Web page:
LONDON: Six international writers have been shortlisted for this year’s prestigious literary prize, which is awarded to the best book translated into English and published in the UK or Ireland.
The contenders of the International Booker Prize, who are mostly women for the second year in a row, were announced on April 2 in London.
“Each of our shortlisted books restlessly reinvents received narratives, from foundational myths to family folklore, plunging us into discomforting and elating encounters with selves in a state of transition.
Whether capturing a deftly imagined dystopia or incandescent flows of language, these are tremendous feats of translation, which in these isolating times, represent the pinnacle of an art-form rooted in dialogue,” Ted Hodgkinson, chair of the judges, said of this year’s shortlist in a statement.
Daniel Kehlmann’s “Tyll” is among the books running for the £50,000 prize, each of which are described by Hodgkinson as “examin[ing] humanity’s need to understand the world through narrative.”
Kehlmann’s novel, translated by Ross Benjamin from German, follows the trickster Tyll Ulenspiegel as he travels across Europe during the Thirty Years’ War.
This historical novel, which sold over 600,000 books in Germany alone, is currently being adapted into a series by Netflix.
Also inspired by her nation’s history is “The Enlightenment of the Greengage Tree” by Shokoofeh Azar, which was translated from Farsi by a writer who is remaining anonymous for security reasons.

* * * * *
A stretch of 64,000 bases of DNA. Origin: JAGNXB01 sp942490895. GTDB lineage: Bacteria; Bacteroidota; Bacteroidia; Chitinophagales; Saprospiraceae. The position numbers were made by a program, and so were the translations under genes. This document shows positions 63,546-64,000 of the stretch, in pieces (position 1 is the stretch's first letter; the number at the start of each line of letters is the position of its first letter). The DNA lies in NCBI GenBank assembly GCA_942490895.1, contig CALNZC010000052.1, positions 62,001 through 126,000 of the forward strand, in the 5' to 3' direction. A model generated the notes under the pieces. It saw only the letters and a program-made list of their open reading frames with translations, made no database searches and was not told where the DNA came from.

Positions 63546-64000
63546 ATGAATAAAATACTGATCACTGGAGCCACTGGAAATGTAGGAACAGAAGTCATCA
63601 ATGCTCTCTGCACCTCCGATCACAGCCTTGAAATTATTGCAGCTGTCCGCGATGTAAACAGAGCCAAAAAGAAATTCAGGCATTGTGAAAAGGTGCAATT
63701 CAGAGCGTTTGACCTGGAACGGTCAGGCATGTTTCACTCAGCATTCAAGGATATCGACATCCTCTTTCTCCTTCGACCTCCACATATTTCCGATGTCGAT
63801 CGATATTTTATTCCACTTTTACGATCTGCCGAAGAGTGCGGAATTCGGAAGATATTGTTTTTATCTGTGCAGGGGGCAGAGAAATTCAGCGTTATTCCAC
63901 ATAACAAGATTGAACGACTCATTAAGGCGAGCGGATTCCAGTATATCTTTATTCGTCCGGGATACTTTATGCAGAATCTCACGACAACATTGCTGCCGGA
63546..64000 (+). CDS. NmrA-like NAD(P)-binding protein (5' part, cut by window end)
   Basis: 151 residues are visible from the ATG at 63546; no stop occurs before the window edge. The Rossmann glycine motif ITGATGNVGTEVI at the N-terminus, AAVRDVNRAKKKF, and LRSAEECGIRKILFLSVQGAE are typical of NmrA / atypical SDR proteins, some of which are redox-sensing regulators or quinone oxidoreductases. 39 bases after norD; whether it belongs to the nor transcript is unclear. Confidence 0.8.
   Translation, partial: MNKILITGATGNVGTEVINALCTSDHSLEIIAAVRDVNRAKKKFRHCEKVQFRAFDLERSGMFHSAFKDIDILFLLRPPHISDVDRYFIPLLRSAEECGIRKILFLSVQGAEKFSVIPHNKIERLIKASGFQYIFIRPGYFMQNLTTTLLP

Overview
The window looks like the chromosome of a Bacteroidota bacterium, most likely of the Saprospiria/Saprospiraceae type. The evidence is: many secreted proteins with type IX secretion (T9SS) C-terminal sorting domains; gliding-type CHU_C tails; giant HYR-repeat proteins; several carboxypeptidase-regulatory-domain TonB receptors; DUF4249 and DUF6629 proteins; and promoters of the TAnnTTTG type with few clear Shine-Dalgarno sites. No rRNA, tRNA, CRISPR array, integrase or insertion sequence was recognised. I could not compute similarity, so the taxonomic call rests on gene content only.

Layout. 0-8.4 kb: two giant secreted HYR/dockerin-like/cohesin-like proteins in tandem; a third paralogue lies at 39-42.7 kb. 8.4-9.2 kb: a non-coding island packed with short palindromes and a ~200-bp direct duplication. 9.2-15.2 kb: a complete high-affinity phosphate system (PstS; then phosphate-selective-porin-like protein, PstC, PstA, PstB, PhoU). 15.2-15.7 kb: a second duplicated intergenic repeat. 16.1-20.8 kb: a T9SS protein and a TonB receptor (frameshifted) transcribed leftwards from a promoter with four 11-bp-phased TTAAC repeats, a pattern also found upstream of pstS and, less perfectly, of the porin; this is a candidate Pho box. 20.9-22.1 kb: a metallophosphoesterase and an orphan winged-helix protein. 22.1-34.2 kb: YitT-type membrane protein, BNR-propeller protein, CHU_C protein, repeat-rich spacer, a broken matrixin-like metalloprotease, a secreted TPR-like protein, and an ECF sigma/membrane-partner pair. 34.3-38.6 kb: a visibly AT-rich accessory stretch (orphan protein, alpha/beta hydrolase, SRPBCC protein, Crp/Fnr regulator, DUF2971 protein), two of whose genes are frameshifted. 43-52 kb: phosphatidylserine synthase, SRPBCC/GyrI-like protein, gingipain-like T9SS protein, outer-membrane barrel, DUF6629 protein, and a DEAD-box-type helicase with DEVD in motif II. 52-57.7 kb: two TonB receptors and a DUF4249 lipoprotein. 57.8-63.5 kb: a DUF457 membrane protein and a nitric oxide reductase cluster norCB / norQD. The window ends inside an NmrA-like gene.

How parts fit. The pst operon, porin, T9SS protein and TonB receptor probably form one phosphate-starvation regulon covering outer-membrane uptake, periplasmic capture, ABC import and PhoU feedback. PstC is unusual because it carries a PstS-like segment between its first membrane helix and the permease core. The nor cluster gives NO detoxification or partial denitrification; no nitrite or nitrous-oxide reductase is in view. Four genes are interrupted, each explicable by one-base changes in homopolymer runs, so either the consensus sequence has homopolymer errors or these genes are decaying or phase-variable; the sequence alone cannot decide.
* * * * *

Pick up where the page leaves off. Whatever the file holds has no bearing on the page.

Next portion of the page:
The novel is narrated by the ghost of Bahar, a 13-year-old girl whose family is compelled to flee their home in Tehran for a new life in a small village after the Islamic Revolution of 1979.
Also in the running for this year’s International Booker Prize are Gabriela Cabezón Cámara for “The Adventures of China Iron”; Fernanda Melchor for “Hurricane Season”; and Yoko Ogawa for “The Memory Police,” which was a finalist for last year’s National Book Award for Translated Literature.
Meanwhile, Dutch author Marieke Lucas Rijneveld has become the one of the youngest authors to be shortlisted for a Booker prize for their debut “The Discomfort of Evening.”
The novel, translated by Michele Hutchison from Dutch, tells the story of Jas as her family breaks apart after her brother dies in a skating accident.
In addition to Hodgkinson, this year’s panel of judges includes Lucie Campos, director of the Villa Gillet, France’s centre for international writing; International Booker-winning translator and writer Jennifer Croft; Booker Prize longlisted author Valeria Luiselli; and poet and musician Jeet Thayil, whose novel “Narcopolis” was shortlisted for the Man Booker Prize in 2012.
The winners of the 2020 International Booker Prize will be announced on May 19.
They will follow in the footsteps of Omani author Jokha Alharthi and American translator Marilyn Booth, who won last year’s prize for “Celestial Bodies.”